One of the notable participants of this movement, Venerable Bhikkuni Visuddhi is a fully ordained bhikkhunī, a rarity in Europe as only three or four ordained bhikkunīs live there. Bhikkunī Visuddhi lives according to tradition of relying only on offerings (dāna) from her lay followers and she provides her teaching in the form of dhammadāna. Meanwhile Venerable Bhikkuni Canda, born Lucie Stephens in England, came into contact with the Buddha’s teachings in India in 1996 at the age of twenty, through the Vipassana tradition. During her first retreat she decided to devote the rest of her life to ending suffering through practising the Buddha’s teachings.
In October 2015 Ven. Ajahn Brahm requested Bhikkuni Canda to consider the formulation of a programme to establish a monastery in UK, in order to increase equality in practice and ordination opportunities for women. He believes the availability of Theravadi Buddhism is important as Buddhist nuns are far more capable of teaching and inspiring people.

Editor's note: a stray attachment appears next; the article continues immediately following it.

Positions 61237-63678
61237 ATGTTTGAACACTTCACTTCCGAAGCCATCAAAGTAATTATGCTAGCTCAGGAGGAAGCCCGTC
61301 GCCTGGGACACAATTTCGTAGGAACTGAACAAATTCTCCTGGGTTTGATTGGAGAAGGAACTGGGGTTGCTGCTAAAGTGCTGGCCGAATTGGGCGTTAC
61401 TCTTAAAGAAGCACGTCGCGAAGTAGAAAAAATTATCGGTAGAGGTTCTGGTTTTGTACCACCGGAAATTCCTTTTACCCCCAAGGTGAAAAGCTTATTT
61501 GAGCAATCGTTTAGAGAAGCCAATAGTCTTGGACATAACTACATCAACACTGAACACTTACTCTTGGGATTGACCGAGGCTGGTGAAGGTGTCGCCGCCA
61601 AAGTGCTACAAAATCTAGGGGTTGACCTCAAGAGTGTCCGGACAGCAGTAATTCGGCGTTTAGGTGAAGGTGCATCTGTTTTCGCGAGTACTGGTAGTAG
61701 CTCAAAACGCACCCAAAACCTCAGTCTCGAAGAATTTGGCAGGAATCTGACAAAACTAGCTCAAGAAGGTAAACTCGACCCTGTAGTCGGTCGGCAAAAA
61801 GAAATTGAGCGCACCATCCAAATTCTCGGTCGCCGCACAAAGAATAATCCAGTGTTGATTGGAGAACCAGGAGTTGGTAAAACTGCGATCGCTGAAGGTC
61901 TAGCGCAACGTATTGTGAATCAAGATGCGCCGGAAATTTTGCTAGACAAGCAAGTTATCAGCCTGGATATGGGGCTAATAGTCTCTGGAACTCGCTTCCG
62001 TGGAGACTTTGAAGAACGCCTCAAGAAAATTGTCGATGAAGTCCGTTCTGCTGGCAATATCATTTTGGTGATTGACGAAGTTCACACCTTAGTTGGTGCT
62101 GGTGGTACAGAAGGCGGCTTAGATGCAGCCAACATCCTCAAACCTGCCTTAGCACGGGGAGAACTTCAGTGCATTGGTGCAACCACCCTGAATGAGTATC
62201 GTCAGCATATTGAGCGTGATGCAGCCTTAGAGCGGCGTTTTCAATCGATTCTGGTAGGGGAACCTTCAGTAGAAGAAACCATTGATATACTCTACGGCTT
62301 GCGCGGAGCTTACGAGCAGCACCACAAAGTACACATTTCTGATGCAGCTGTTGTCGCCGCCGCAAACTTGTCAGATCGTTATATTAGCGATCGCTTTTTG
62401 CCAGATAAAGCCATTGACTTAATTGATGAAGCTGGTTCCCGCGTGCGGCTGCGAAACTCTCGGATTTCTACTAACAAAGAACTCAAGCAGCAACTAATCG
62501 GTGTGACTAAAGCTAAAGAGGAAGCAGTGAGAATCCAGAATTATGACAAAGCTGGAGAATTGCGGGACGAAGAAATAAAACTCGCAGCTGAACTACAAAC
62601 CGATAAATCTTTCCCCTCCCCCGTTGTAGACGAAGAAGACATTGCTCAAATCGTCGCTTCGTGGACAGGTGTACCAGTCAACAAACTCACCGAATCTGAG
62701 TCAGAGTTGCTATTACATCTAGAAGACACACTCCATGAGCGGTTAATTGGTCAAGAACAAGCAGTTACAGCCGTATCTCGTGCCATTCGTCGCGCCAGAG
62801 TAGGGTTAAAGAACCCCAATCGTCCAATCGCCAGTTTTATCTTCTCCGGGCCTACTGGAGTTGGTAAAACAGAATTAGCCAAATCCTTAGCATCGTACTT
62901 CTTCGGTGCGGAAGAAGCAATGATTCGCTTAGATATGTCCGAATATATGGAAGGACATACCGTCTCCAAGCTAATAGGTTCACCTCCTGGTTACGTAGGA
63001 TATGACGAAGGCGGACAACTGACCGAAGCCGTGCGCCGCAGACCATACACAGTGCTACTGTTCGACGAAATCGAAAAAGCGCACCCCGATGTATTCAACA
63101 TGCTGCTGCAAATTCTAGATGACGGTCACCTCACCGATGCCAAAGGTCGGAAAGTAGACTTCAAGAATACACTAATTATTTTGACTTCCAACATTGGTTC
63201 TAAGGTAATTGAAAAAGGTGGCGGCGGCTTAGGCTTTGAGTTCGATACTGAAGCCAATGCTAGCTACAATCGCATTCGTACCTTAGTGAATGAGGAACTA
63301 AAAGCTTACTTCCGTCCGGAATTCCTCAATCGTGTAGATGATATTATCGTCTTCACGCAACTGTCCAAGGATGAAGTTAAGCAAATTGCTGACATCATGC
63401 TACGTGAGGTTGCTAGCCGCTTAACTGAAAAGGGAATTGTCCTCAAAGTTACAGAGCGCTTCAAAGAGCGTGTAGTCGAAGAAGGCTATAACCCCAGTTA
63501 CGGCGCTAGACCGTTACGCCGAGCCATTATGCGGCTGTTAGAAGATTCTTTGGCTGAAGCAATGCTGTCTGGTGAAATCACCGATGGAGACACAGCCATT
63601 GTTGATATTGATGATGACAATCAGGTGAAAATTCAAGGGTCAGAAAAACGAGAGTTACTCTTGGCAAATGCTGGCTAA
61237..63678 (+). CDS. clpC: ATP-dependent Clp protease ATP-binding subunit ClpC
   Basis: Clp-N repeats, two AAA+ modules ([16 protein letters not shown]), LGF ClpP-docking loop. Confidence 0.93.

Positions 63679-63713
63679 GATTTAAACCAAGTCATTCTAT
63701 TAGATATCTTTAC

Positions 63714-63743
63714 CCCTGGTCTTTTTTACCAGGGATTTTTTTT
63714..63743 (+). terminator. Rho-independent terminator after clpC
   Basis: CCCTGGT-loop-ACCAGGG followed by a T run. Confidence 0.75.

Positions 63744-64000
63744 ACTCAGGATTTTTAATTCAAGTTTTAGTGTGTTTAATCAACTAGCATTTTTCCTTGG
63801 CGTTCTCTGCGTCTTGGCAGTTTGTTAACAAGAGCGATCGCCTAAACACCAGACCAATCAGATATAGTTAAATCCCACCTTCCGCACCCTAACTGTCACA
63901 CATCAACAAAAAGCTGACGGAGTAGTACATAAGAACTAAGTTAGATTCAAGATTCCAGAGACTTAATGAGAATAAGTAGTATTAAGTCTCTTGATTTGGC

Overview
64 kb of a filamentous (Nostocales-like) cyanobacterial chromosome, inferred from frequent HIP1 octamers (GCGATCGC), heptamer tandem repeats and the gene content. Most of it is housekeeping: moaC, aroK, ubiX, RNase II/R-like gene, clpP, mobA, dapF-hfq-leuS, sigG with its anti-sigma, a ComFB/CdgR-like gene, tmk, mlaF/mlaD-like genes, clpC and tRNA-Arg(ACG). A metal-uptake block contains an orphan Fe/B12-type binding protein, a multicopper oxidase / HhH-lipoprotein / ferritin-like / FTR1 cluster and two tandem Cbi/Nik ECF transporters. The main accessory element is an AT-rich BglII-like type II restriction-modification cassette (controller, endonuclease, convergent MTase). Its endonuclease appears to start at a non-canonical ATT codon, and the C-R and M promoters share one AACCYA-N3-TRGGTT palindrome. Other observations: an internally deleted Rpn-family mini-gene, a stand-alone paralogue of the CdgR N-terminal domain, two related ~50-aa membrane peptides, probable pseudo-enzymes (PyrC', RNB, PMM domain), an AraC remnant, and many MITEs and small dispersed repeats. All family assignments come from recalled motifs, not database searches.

“I support the equity of full ordination to Bhikkunis so that they can walk with their heads held high, so that Theravadi Buddhist women in England can realise that their religion gives equality to people of all genders and races. I think as Buddhists we should show the way and take leadership in this” Ven. Brahm opines.
The group’s aspiration is to develop a monastery with a harmonious and meditative atmosphere, for women who wish to train towards full ordination. At present, there are many Bhikku monasteries worldwide, but very few for Bhikkunis and even fewer for those who wish undertake training towards Bhikkuni ordination. Thus the need arises to encourage equality in terms of practice and ordination opportunities for women, for Buddhism to thrive and remain relevant in the 21st century. As Bhikkhuni Canda relates; “I had been a novice nun in Burma for four years, when Ajahn Brahm told me about bhikkunis practicing in Perth. A wave of inspired joy swept through me and I knew instantly in my heart: if I had the chance for full ordination I’d take it!”
The Buddha’s initial reluctance in ordaining Bhikkunis that is still upheld in Vinaya rules among the local Theravada traditions may have resulted from precaution. Nevertheless women were not barred from ordination and the establishment of an order for women was only sanctioned with the subsequent ‘garudhammas’ imposed on the Bhikkunis. Today, even with general acceptance about the emerging importance of the matriarchal role of women in society, this mission is evidence that there remains one last bastion forbidden to women in religion. Nonetheless as Ven. Ajahn Brahm opines it is far more fruitful to light a candle than curse the darkness.